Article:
How good are your estimates?
Well, it depends. If the project is slow-moving, the team is stable and has been at it for awhile, the platform is well-known and doesn't change much, and requirements are more along the lines of “get me some more of this”, rather than asking for something completely new and unknown – maybe the estimates are right on the money. For the rest of us, working in the real world and on real projects, with real people involved, estimates are mostly guesses, often – very bad guesses.
Yet there is all that great pressure to get the estimates right early on. The business side needs to know how much will be done when. The clients have to understand when the product will be available for use. Marketing is in dire need to make an announcement. It has to go into the contract. Salesperson already swore to it on building manager’s dog’s grave.
The estimate, which is often pure guesswork, rules the fate of the project, the development team, the customer’s hopes and the business success. Never mind that the guess has been made at the worst possible time, when hardly anything is known about the project and no patterns have yet been established. Rather than iterating on estimates, deadlines, project scopes, the tendency is to push for more overtime, less testing, more risk-taking – and more blame going around.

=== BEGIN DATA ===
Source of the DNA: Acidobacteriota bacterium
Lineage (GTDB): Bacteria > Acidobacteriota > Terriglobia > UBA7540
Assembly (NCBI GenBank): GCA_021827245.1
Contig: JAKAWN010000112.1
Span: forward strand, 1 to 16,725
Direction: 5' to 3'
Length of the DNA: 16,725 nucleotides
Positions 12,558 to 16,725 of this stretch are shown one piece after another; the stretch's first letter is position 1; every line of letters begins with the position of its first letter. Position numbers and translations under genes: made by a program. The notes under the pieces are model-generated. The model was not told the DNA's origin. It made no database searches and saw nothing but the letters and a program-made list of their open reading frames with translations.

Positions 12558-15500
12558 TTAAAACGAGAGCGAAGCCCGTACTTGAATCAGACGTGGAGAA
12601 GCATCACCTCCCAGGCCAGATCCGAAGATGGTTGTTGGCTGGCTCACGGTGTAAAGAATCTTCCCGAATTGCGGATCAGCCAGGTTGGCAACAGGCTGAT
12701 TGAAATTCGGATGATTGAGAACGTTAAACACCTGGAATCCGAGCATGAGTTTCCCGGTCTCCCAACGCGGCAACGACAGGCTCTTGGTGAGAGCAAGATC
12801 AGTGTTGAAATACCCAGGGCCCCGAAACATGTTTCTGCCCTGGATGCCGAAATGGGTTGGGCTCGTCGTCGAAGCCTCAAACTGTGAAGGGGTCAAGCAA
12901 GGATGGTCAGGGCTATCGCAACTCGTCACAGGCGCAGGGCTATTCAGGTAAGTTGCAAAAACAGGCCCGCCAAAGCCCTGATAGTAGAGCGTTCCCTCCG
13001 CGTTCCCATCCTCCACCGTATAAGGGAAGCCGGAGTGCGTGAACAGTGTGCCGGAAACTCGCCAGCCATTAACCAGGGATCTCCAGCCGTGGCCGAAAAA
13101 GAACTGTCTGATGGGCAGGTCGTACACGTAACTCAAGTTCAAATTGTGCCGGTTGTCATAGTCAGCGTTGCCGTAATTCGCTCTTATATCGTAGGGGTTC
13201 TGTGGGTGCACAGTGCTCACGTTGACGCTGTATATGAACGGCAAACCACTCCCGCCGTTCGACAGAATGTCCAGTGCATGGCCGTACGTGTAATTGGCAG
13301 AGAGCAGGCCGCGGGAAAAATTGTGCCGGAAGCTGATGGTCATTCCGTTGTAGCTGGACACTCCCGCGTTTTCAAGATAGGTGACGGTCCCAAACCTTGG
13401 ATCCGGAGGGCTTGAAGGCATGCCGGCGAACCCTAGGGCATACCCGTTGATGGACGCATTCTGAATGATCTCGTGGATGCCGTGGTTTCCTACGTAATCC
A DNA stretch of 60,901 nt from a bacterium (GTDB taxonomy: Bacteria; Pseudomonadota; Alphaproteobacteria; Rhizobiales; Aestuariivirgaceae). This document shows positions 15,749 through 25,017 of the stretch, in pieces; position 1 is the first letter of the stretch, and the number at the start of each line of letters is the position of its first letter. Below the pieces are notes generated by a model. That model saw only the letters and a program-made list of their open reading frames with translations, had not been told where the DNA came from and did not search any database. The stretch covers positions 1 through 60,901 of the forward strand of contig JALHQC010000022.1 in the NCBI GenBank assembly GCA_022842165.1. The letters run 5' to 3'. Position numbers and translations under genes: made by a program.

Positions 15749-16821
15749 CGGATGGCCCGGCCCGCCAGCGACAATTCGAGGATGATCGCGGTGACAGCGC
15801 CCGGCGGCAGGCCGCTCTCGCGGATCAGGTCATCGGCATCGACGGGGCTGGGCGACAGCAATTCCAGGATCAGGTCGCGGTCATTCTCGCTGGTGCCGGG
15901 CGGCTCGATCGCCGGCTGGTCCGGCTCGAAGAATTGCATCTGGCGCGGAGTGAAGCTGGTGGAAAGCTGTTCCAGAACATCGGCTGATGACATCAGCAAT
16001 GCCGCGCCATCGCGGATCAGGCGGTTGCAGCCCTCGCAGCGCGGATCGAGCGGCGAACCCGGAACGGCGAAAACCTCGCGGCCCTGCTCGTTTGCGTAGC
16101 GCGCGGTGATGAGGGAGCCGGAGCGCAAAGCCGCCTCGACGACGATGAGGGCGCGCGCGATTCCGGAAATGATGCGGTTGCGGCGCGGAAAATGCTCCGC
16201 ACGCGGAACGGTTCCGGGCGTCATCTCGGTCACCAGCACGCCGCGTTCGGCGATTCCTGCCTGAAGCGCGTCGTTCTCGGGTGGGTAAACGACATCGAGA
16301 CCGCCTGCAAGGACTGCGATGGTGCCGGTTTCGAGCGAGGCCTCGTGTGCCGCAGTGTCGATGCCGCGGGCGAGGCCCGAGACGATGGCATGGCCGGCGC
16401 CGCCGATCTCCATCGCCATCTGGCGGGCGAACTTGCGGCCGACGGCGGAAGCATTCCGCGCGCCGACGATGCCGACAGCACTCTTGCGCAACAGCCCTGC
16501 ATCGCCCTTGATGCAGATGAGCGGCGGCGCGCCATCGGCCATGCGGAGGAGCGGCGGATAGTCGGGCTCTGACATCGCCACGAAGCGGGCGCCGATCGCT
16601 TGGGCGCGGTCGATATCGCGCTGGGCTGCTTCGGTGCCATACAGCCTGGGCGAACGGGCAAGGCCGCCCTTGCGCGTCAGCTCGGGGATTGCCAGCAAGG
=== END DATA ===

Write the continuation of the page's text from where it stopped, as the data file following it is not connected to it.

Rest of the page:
If the estimate is wrong, there is very little the project team can do to overcome an overly aggressive or too-far-out estimate. Adding or removing people, and making the team work more hours has been shown to waste resources and reduce quality, rather than increase the speed of development. Piling pressure to work “better and faster” helps even less.
The only reasonable solution is to iterate on the estimate, refining and re-setting expectations as the project goes forward and new information becomes available.